News & Politics

Tyranny in NYC: The NYPD's Wasteful, Ineffective, Illegal, and Unjust Targeting of Blacks and Latinos

Mayor Bloomberg's critics are silent as the NYPD breaks the law to attack blacks and Latinos with harmful, low-level arrests for marijuana.

Mayor Michael Bloomberg has been the focus of much public criticism in recent months. Elected officials and editorial writers have expressed concern and outrage over matters ranging from the city’s response to snow storms to the appointment of Cathie Black as the city’s Education Chancellor to the payroll scandal at the city’s Department of Employment. A policy area where the mayor has mainly escaped criticism and where it is long overdue is a truly objectionable practice of the Police Department, namely our city’s wasteful, ineffective, unjust, illegal and starkly racially biased arrest methods.


The vast majority of arrests in New York City are for low-level offenses, such as misdemeanors like possessing a small amount of marijuana or violations like selling umbrellas or flowers on the street without a license. By any criteria, almost none of these activities could be considered dangerous or predatory. At worst, most city residents would view them as public nuisances.

Police officers and other criminal justice personnel -- judges, court officers, district attorneys, public defenders and correction officers -- spend hours every day, if not their whole workday, processing these cases. And these law enforcement officials are preoccupied with these seemingly insignificant cases day after day, week after week, month after month and so on.

According to the Drug Policy Alliance, just one category of arrests -- for possessing, not selling, small amounts of marijuana -- costs New York City $75 million per year.


The aggressive arrest-driven policing applied in New York City aimed at minor offenses has effectively caught up hundreds of thousands, perhaps actually millions, of individuals in the criminal justice net in recent years. Last year, for example, the city’s police made over 370,000 arrests. Most of these arrests occurred in New York’s low-income communities of color -- for example, although the majority of people who use marijuana are white, 86 percent of the individuals arrested for marijuana possession last year were black or Latino.

Common sense tells us, as does more and more social science research into the perceptions of “procedural justice,” that the extent to which arrested people see and experience the criminal justice process as fair, respectful, consistent and impartial will determine their willingness in the future to respect the police and to comply with the rule of law. Unfortunately, the way New York City’s justice system processes cases involving minor offenses from arrest to conviction bears few if any of the hallmarks essential to people’s positive perception of procedural fairness.

In other words, most people caught up in this system will emerge from the court room at least somewhat embittered and angered by their treatment and with less regard for law enforcement personnel and procedures and with reduced willingness to comply with authority. Aggressive arrest-driven policing, while aimed at enhancing community safety and well being, actually contributes to the undermining of respect for social norms that is the building block for creating a stable and crime-free community.


Many individuals subjected to aggressive arrest-driven police practices and subsequently charged with marijuana possession are coming forward with testimony that their arresting officers engaged in illegal search and seizure methods. According to these accounts heard over and over from people in different communities and who do not know each other, police often stop individuals, usually young black or brown men, for no apparent reason -- the persons involved are not engaged in what could be considered furtive or suspicious activity; they may have been walking to or from their school or workplace or been on a personal errand.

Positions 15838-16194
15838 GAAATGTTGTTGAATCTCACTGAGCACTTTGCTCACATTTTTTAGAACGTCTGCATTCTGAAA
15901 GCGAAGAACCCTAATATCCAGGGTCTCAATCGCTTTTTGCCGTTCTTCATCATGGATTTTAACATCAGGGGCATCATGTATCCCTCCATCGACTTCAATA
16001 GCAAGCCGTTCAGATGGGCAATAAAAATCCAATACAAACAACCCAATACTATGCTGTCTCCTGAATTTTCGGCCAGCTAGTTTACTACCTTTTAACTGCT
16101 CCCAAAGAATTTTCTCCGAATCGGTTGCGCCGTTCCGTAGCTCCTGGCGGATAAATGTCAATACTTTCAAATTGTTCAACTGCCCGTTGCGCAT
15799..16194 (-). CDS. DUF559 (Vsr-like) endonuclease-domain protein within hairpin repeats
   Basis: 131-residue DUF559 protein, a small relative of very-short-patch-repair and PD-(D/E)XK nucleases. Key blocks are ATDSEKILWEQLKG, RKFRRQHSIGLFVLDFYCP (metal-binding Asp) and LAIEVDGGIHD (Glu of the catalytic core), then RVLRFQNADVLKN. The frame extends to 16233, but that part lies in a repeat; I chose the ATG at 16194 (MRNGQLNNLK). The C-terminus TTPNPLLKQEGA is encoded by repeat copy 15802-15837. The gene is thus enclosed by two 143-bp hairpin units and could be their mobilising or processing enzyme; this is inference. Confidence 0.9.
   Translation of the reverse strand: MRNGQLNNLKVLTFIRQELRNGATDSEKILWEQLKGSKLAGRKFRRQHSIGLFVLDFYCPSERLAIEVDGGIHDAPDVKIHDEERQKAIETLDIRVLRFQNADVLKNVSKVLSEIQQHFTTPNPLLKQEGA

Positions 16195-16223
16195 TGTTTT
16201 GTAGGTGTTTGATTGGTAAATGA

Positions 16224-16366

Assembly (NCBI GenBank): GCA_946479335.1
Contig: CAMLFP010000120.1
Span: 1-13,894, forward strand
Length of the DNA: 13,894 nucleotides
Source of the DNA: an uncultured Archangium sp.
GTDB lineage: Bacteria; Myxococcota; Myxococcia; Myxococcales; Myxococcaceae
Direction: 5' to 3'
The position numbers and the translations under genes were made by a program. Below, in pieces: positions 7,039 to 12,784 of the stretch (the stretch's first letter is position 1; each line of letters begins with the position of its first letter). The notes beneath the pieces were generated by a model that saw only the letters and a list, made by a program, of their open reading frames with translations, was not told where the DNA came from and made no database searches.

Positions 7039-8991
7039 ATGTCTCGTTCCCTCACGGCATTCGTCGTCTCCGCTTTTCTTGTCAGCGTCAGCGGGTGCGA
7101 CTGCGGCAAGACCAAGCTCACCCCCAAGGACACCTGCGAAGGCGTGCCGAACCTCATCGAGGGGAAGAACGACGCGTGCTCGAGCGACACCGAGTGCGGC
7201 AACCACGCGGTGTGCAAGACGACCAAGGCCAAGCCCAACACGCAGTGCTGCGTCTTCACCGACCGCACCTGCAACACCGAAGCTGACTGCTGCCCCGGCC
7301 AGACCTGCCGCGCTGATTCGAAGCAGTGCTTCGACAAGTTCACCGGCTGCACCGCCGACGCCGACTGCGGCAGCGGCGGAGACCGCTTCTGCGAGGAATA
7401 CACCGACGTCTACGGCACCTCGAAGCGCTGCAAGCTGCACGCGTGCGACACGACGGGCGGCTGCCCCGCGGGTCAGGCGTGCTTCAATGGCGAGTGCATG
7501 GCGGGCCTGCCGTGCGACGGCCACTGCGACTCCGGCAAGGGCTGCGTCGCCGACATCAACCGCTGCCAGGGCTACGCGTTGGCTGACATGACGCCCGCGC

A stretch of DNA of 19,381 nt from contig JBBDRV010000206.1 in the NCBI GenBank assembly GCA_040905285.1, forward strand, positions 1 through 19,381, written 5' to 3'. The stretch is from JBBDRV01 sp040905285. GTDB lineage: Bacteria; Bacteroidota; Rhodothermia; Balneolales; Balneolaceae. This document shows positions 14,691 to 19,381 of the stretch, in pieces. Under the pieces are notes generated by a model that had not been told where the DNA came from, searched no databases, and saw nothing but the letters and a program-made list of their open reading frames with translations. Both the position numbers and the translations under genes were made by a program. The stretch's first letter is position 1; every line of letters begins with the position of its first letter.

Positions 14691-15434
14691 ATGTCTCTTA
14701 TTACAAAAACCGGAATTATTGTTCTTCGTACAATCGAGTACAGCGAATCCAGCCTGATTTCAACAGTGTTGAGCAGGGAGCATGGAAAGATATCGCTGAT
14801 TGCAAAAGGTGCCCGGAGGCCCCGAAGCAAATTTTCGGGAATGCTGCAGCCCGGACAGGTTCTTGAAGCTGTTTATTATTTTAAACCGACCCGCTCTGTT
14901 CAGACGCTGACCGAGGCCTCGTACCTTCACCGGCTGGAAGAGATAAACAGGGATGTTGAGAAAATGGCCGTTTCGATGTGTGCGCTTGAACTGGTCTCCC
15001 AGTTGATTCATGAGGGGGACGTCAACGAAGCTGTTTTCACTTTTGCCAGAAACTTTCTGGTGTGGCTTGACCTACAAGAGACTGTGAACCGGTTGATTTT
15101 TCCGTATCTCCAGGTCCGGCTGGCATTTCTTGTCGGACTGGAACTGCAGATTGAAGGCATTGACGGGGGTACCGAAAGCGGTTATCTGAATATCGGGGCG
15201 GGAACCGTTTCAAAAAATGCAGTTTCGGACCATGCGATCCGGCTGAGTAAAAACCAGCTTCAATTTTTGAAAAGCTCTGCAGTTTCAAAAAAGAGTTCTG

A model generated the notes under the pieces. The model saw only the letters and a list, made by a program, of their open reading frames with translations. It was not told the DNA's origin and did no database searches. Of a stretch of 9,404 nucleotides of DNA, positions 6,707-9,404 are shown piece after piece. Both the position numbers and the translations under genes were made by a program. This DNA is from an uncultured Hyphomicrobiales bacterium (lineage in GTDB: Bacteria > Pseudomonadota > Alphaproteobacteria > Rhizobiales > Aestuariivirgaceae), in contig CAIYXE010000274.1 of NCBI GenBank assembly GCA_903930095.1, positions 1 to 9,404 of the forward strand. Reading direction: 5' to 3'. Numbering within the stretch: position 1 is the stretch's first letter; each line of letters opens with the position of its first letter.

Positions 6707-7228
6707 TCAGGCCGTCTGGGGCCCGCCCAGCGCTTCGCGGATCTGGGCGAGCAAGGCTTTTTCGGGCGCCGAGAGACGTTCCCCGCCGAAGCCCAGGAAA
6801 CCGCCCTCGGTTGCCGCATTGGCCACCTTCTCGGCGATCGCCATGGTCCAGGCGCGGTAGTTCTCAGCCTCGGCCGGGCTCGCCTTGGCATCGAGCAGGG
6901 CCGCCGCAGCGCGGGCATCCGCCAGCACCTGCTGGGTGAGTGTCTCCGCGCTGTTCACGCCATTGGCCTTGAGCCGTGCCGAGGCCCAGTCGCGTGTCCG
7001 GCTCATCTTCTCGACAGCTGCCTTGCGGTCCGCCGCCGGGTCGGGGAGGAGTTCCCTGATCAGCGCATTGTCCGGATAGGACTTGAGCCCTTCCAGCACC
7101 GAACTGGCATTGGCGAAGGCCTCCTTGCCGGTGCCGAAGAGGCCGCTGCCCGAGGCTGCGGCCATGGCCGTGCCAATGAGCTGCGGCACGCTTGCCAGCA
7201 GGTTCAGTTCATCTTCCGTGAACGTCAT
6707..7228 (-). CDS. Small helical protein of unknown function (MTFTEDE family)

In another clear violation of their rights, the police conduct an aggressive search without asking permission and without any evident indication that the persons detained are carrying a weapon or contraband. The police reach into people’s pockets and crotch areas and/or tell them to remove their shoes. The police then confiscate the hidden marijuana and later claim to the court that the substance was open to public view, the condition necessary to charging the individual with a misdemeanor -- under state law, simple possession only rises to the level of a violation, which is not by legal standards even considered a crime.

These police actions broach provisions of our nation’s constitution and of New York State law. But most victims choose not to contest these illegal practices -- it would usually take 8 to 10 separate appearances at court to fight the charges. They usually accept a plea to a lesser offense, a violation instead of a misdemeanor, and thereby achieve their freedom until the next time the police stop and frisk them on the street.


A particularly perverse category of injustice inflicted by aggressive arrest-driven policing takes the form of the collateral consequences arising from contact with the criminal justice system and the criminal record that ensues. The areas where bad consequences can, and often do, result from convictions for a misdemeanor or even a violation include housing, education, immigration, employment, driving, and public assistance.

Regarding immigration, for example, one misdemeanor conviction can lead to deportation. Two convictions for offenses reflecting “moral turpitude” can have a similar outcome; such offenses include shop lifting or turnstile jumping, hardly the kinds of dangerous or socially disruptive acts that should cause a person to be sent out of perhaps the only country that he or she has known to a foreign nation where the deportee has no remaining family or friends.